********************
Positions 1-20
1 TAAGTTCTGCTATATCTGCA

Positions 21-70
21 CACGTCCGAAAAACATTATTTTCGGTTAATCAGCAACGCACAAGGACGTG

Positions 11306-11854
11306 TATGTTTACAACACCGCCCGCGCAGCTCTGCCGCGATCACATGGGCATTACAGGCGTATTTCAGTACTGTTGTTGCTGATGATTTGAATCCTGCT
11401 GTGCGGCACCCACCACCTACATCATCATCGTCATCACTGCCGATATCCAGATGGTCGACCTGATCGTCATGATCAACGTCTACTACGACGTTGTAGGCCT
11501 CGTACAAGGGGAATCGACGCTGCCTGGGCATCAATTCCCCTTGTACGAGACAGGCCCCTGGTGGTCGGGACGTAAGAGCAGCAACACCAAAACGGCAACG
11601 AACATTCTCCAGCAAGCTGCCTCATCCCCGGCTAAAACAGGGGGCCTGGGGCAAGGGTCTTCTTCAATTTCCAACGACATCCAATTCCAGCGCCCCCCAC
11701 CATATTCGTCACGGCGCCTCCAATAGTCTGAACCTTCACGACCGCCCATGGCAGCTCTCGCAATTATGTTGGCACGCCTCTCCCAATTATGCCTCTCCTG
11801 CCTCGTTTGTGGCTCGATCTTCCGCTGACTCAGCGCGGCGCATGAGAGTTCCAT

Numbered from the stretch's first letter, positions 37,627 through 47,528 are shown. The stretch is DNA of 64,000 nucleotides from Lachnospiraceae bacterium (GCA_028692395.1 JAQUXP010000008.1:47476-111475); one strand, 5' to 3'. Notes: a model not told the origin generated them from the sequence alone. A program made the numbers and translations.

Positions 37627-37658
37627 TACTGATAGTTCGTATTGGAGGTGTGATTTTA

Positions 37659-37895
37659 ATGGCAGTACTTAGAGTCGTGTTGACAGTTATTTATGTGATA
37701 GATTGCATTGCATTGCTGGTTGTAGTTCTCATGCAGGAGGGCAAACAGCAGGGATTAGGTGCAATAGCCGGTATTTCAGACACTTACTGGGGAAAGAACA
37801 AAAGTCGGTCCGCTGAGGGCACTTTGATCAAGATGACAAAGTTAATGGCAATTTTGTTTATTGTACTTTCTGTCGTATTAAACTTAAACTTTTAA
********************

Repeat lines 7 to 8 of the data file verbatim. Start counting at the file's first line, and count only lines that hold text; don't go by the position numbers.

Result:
11401 GTGCGGCACCCACCACCTACATCATCATCGTCATCACTGCCGATATCCAGATGGTCGACCTGATCGTCATGATCAACGTCTACTACGACGTTGTAGGCCT
11501 CGTACAAGGGGAATCGACGCTGCCTGGGCATCAATTCCCCTTGTACGAGACAGGCCCCTGGTGGTCGGGACGTAAGAGCAGCAACACCAAAACGGCAACG